'Don't suffer in silence': Wigan long Covid sufferer urges people to get help

“It’s like hitting a brick wall and I’m always tired and breathless.”

These are the frightening words of long-Covid sufferer Debbie Parkinson, from Standish, who has been battling the debilitating effects ever since she had the virus in October last year.

Debbie, 64, who has asthma and diabetes, suffers with a range of symptoms including tiredness, breathlessness, chronic fatigue and a loss of smell.

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Now the Standish with Langtree ward councillor has spoken out in a desperate bid to raise awareness of the long-term health effects of Covid-19.

Coun Debbie Parkinson who is still struggling with the after effects of CovidCoun Debbie Parkinson who is still struggling with the after effects of Covid
Coun Debbie Parkinson who is still struggling with the after effects of Covid

Debbie said: “After having the virus, I was in hospital with a clot on my lung and I had to inject myself every day for three weeks when I come out.

“To this day, I always feel tired and breathless and I’ve had to change my inhaler to a steroid one which has helped.

“I’ve had a long-Covid referral from the doctor and I’m awaiting a telephone conversation with a chronic fatigue syndrome clinic.

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“It just feel like I’m hitting a brick wall and it’s a good job I’m working from home as I’m not sure how I would have coped.”

And Debbie praised her GP surgery, Beech Hill Medical Practice, for their support throughout.

She said: “My GP rings me every fortnight to see how I feel and my nurse also calls to check how I’m doing with my new inhaler. They’ve been fantastic.”

However, Debbie said more needs to be done to raise the profile of long-Covid and provide services to people who need it.

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In the long-term, she said it would be “another pressure on the NHS” and something which employers need to understand when workers do start to return to the office.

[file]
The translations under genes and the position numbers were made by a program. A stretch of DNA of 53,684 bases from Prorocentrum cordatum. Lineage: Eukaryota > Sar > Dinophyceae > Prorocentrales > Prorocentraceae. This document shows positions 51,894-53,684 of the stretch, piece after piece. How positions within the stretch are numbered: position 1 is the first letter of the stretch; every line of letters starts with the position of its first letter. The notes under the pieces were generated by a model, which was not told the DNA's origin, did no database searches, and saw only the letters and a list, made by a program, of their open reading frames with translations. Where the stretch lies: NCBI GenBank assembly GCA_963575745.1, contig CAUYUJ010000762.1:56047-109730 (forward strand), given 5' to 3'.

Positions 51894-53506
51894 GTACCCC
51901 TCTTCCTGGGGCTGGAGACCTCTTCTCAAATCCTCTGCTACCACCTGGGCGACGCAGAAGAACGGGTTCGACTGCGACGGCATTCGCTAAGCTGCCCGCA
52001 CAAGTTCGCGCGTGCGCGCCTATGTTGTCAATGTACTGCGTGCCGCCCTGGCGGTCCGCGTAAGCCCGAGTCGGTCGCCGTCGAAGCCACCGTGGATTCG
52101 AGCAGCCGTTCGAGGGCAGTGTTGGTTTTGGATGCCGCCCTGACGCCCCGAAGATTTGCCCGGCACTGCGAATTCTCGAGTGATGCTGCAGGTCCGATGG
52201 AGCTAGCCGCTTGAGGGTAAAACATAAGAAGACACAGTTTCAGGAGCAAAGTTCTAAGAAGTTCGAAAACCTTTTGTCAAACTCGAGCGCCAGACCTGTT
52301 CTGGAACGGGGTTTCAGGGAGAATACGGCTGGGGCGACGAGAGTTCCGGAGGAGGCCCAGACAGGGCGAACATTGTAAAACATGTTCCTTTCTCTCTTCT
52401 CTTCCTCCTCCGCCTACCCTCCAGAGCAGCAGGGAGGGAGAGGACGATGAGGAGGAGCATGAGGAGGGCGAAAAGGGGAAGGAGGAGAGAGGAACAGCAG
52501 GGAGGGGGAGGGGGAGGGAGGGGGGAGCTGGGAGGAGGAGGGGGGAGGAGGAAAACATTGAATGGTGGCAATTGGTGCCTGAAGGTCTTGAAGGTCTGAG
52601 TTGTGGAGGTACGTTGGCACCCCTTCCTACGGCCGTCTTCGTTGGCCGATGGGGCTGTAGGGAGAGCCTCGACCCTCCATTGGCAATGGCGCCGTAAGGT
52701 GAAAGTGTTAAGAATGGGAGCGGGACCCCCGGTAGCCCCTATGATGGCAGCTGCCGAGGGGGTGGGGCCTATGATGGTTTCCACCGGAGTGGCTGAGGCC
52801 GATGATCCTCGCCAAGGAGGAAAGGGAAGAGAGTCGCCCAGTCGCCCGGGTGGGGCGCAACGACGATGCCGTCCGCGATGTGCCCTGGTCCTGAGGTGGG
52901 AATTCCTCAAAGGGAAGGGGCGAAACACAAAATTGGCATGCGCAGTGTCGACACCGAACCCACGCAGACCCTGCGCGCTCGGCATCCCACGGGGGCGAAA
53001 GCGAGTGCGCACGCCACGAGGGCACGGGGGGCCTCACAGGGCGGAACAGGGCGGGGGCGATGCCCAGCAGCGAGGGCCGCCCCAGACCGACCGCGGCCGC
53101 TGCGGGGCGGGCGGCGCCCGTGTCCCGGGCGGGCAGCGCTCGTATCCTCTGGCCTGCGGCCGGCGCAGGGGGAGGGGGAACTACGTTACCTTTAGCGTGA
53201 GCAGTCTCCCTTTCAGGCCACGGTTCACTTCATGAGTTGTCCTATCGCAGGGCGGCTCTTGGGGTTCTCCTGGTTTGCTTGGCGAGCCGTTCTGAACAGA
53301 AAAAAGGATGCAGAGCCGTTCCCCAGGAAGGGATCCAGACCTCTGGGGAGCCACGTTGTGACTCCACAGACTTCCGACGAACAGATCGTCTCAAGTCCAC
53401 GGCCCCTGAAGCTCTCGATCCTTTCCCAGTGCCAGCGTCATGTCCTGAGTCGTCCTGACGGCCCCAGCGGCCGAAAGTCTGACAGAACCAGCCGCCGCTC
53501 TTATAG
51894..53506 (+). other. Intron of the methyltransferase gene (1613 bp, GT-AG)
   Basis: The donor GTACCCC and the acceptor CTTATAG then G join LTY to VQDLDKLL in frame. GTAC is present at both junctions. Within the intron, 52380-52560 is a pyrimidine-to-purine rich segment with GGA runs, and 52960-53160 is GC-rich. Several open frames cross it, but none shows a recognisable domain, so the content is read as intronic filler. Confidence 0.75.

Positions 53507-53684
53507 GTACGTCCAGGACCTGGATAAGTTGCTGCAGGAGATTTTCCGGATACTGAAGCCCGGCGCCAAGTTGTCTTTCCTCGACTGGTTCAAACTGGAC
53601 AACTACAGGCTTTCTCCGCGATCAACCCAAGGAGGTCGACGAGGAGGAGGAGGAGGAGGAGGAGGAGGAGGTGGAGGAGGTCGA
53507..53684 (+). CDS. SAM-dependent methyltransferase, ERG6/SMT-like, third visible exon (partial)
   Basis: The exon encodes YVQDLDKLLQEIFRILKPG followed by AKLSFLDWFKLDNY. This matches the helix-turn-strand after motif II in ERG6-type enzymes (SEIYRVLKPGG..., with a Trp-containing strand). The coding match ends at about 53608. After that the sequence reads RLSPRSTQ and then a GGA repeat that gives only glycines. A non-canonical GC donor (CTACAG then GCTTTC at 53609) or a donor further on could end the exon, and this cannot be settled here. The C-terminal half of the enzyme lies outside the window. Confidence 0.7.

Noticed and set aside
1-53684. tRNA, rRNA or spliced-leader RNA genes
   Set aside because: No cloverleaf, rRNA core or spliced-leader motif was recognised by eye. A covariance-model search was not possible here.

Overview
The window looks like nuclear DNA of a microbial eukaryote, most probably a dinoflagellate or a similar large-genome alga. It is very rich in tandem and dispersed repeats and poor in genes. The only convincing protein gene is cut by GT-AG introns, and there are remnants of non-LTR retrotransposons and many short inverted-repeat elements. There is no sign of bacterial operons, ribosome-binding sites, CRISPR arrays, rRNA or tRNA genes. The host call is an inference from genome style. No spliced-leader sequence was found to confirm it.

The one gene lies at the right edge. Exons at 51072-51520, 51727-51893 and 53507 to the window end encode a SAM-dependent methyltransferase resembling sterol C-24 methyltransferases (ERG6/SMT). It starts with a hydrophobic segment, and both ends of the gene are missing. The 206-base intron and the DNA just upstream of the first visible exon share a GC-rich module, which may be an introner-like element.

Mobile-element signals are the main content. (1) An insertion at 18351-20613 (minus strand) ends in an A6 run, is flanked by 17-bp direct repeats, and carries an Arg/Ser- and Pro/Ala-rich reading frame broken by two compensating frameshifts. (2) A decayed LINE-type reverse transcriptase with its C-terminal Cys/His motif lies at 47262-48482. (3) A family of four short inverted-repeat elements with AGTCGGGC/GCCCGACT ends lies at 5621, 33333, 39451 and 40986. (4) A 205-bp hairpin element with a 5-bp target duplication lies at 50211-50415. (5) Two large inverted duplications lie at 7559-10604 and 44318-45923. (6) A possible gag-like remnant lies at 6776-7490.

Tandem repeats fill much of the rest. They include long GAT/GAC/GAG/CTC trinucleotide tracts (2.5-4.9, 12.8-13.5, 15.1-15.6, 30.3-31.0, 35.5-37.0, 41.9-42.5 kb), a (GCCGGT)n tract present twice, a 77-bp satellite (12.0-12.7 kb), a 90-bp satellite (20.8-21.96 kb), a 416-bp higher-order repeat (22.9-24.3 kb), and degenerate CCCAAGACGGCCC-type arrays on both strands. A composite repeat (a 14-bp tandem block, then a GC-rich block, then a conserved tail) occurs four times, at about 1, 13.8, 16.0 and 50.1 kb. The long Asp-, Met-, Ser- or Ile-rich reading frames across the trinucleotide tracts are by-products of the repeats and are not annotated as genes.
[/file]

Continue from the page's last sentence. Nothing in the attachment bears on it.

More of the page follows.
She said: “Long-Covid is something that is beginning to be reported and Jo Platt, the former Leigh MP has got it.

“It’s one of those things you can’t see and it’s invisible, so it’s harder for people to understand.

“Employers will also need to be more aware for when people start returning to the offices.

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“A lot of people read Facebook and social media and they’re saying that the number of deaths is going down and the situation is getting better.

“But although the deaths are really sad and awful, long-Covid is going to be a big problem for NHS resources in the future.”

Going forward, Debbie said the government needed to be looking at ‘Covid hubs’ for sufferers.

She said: “I’m not sure where the government are up to with this.

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“You get pulmonary rehab for chronic fatigue, but it’s all done in separate clinics and we do need a more combined approach that gets people together and stops from needing a number of different appointments.”

Her drive to raise awareness has seen Debbie write a number of blogs for Public Health England (PHE) North West to educate people about long-Covid.

She added: “PHE have shared a bit of what I’ve said about long-Covid on Twitter and the rest of it is being published soon. I would just urge people to come forward and get help if they’re struggling. Don’t suffer in silence.”

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